Disease modifying drugs (DMDs)

Effective first DMD better than escalation

People whose first treatment was a more powerful disease modifying drug did better than those who started with a less effective drug and then moved to something more powerful if it didn't control their MS (escalation), according to an Italian study. The researchers used the EDSS scale to measure changes in disability over an average of eight and a half years. People who started on a powerful drug showed a smaller and slower increase in EDSS scores.

DMDs and relapse during pregnancy

Women on more powerful disease modifying drugs were more likely to have a relapse during pregnancy than those on injectable or lower efficacy drugs, according to Australian research. This may reflect the fact that women on the more powerful drugs are likely to have more active MS. The researchers say that careful monitoring of these women may help to prevent relapse in pregnancy.

Covid and DMDs

More early studies of the impact of Covid-19 are starting to appear. Several studies reported that people with MS who contracted Covid-19, including those on a DMD, didn't have a more aggressive illness and their outcomes were similar to people who didn't have MS.

Treatments in the pipeline

Ofatumumab (Kesimpta)

People with relapsing remitting MS who took ofatumumab (Kesimpta) had fewer relapses, less inflammation on MRI scans and longer time to disability worsening than people taking Aubagio, according to research presented by the drug's manufacturer. Ofatumumab was approved by the FDA, the US drug regulator, in August. It is still being assessed by the European Medicines Agency. It will be marketed under the name Kesimpta.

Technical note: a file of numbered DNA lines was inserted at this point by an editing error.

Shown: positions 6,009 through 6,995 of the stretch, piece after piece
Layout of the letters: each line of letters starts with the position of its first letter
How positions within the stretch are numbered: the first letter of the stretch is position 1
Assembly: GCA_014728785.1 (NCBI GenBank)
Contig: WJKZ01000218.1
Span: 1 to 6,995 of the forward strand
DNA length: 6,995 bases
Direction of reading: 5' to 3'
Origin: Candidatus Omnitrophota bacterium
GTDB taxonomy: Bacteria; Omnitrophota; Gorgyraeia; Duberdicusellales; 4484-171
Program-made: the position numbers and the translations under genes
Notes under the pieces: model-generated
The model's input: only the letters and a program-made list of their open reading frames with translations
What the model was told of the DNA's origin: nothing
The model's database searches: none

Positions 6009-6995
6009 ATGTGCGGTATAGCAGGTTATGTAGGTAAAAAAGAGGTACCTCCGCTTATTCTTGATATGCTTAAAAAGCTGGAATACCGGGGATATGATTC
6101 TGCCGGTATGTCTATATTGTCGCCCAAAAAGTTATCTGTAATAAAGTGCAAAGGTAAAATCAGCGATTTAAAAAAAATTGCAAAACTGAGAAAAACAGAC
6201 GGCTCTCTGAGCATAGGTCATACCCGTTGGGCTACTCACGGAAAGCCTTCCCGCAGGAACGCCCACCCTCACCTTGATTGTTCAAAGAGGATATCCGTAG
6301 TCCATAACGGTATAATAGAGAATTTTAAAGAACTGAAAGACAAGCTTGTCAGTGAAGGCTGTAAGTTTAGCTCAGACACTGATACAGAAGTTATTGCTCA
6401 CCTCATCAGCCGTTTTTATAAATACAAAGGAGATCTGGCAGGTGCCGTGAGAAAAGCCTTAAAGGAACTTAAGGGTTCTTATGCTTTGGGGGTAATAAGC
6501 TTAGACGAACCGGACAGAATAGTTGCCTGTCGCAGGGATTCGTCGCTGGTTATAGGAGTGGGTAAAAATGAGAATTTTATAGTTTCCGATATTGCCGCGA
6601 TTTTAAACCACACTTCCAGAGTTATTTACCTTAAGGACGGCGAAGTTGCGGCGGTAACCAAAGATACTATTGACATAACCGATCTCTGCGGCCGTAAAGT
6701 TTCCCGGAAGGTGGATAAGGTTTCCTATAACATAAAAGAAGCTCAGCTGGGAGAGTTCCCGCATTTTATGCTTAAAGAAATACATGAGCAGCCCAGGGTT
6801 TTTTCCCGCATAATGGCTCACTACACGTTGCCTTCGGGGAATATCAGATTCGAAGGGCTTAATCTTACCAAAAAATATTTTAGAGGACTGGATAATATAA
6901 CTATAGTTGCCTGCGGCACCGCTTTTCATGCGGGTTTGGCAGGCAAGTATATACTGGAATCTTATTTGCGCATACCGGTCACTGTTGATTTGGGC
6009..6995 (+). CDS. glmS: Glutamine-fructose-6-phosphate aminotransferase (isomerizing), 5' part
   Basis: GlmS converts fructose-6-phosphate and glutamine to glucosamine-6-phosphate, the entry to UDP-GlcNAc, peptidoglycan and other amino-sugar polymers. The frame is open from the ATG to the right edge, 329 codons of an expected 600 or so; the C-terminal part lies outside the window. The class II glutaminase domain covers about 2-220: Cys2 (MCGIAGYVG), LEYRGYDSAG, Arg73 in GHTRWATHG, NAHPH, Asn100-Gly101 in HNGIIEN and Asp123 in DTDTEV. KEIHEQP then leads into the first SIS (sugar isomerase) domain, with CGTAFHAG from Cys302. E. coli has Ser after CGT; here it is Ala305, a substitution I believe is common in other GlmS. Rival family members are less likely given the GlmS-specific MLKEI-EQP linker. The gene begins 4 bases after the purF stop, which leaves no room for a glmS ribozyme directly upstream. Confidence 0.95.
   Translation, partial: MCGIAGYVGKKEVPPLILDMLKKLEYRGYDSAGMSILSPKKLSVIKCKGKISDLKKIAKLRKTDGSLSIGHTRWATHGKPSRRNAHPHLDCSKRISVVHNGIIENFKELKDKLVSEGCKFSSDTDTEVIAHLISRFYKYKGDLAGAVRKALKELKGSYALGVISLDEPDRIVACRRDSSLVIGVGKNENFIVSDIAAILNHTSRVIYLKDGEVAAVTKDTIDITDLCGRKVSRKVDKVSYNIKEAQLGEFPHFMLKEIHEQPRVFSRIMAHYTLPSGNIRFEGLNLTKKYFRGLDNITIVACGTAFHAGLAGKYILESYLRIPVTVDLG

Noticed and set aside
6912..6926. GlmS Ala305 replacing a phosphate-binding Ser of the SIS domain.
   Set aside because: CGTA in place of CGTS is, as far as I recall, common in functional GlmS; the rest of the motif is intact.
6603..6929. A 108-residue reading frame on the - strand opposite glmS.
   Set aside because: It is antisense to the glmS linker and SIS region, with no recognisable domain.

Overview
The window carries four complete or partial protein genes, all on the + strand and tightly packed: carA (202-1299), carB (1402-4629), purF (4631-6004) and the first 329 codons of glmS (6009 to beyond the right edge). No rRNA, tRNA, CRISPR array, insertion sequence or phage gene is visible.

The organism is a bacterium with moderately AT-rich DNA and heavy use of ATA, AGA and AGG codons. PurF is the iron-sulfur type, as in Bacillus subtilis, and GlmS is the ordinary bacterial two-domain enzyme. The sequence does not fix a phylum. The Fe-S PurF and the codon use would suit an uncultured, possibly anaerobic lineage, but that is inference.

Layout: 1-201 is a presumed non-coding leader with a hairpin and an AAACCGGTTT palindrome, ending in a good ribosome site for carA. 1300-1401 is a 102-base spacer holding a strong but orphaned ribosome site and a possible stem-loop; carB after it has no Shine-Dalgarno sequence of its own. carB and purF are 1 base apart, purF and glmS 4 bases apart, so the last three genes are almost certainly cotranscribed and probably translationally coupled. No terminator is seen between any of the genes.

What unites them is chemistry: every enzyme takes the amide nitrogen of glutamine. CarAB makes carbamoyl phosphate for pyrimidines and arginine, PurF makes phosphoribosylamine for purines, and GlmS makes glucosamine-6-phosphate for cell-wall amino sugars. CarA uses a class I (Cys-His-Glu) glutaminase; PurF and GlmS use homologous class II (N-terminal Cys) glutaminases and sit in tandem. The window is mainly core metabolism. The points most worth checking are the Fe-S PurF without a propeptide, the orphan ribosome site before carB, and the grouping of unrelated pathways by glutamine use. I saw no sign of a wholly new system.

Siponimod (Mayzent)

People with early, active secondary progressive MS who took siponimod (Mayzent) throughout a clinical trial had a lower risk of disability progression and fewer cognitive symptoms than people who had started in the placebo group and switched to siponimod later.


An oral drug showed "positive signs" in non-active progressive forms of multiple sclerosis according to a French study. Where drugs for progressive MS such as Ocrevus and Mayzent seem to be more effective in people still showing signs of inflammation, the masitinib trial focussed on people who didn't show inflammation on MRI scans. The study found measures of disability increased less quickly and the time to 'first progression' was longer than for people on a placebo.

Find out more

  • ECTRIMS (European Committee for Treatment and Research In Multiple Sclerosis)
  • ACTRIMS (Americas Committee for Treatment and Research In Multiple Sclerosis)